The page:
In less than two months from now, the Aircraft Tracking Task Force (AATF), set up in May under the auspices of the International Air Transport Association (IATA) and the International Civil Aviation Organization (ICAO), is due present an interim report widely regarded by the industry as a key first step to avoid a repeat of a situation that continues to baffle and gravely concern the industry, namely: how on earth could a Malaysia Airlines Boeing 777 completely vanish on a flight from Kuala Lumpur to Beijing.
The International Business Aviation Council (IBAC) and the National Air Transportation Association have jointly released the International Standard for Business Aircraft Handling (IS-BAH), a set of global best practices for business aviation ground handlers. The standards, released July 7, feature a safety management system designed to meet future International Civil Aviation Organization requirements. IBAC’s first workshop on the fundamentals of and auditing for IS-BAH is scheduled for August 27, at Paris Le Bourget Airport.
The FAA used International Civil Aviation Organization standards during a recent inspection to determine that Serbia’s aviation safety rating should be upgraded to Category 1 from Category 2. Serbia’s safety rating had been at Category 2 since 2006, indicating the country either lacked laws or regulations to oversee air carriers in accordance with minimum international standards, or that its civil aviation authority was deficient in one or more areas, such as technical expertise, trained personnel, record-keeping or inspection procedures.
Sustained investment in airport infrastructure and a continuing view of all airports as part of a national aviation-transportation network are paramount to maintaining America’s world-leading aviation system, NBAA president and CEO Ed Bolen told U.S. lawmakers yesterday at a House aviation subcommittee hearing on airport financing and development.
Australia’s Civil Aviation Safety Authority (CASA) last week announced a set of regulatory reforms intended to streamline governing aviation through improved continuity in the areas of engineering, pilot licensing, flight training and operations, maintenance and fatigue risk management, as well as improving standards for navigation, sport aviation and aerial work.
Nearly 200 people attended the first day of a five-day aviation safety conference last Wednesday in Nepal focused on reducing aviation risks in that country. Nepal’s airlines are currently banned from operating in European Union airspace because of safety concerns. The conference was jointly organized by the United Nations’ World Food Program Aviation Safety unit, Civil Aviation Authority of Nepal and Airlines Operators Association of Nepal.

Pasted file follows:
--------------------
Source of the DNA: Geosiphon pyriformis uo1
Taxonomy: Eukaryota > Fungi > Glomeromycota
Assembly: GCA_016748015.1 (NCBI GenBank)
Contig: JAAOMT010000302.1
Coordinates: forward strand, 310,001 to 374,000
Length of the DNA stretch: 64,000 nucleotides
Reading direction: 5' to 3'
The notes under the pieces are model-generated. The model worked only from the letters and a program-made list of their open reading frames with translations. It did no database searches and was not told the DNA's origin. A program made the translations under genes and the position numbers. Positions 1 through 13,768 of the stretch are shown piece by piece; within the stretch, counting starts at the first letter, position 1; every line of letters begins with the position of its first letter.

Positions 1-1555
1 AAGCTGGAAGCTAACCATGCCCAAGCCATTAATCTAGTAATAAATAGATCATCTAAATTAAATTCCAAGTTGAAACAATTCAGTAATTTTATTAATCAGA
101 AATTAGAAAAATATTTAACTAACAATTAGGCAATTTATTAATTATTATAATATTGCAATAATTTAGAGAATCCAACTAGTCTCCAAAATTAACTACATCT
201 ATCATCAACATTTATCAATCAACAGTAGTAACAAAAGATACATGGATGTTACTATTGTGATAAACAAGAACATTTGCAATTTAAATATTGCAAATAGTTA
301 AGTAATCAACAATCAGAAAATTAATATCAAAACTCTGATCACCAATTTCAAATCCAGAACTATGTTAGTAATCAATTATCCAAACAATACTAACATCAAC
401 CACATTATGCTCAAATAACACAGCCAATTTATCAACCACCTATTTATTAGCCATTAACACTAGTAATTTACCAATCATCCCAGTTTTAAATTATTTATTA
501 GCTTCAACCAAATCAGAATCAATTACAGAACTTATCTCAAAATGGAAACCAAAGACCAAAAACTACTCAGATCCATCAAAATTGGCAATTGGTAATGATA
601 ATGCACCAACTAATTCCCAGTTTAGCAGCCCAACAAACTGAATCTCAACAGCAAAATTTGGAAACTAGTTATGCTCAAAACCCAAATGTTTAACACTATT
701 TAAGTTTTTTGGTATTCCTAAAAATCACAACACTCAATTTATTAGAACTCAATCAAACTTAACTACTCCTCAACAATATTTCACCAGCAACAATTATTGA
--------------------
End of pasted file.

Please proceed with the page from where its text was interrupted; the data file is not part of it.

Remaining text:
Last week’s conference on aircraft tracking in Kuala Lumpur came just two months after the Malaysian Ministry of Communications and Multimedia requested help to determine the best methods for watching commercial aircraft in real time following the March 8 disappearance of Malaysian Airlines Flight MH370. The preliminary report on the accident, issued last month, recommended that the International Civil Aviation Organization examine the safety benefits of introducing a standard for real-time tracking of commercial aircraft.
The International Civil Aviation Organization on May 14 agreed to work toward tracking airline flights, no matter their global location or destination. The specially convened ICAO meeting in Montreal on May 13 and 14 also established a framework for medium- and long-term future tracking efforts.
Between 2010 and 2012 the number of active GA aircraft declined by 6.4 percent, to 209,034 from 223,370, according to the 2012 General Aviation and Part 135 Activity Survey (GA Survey). But the FAA said that the 2012 GA Survey recorded the partial effect of the 2010 Rule for Re-Registration and Renewal of Aircraft Registration. According to the agency, the complete effect of this rule, which requires all aircraft registered in the U.S. to re-register within the three-year period from 2011 to 2013, will be noted after the 2013 survey.
- Page 1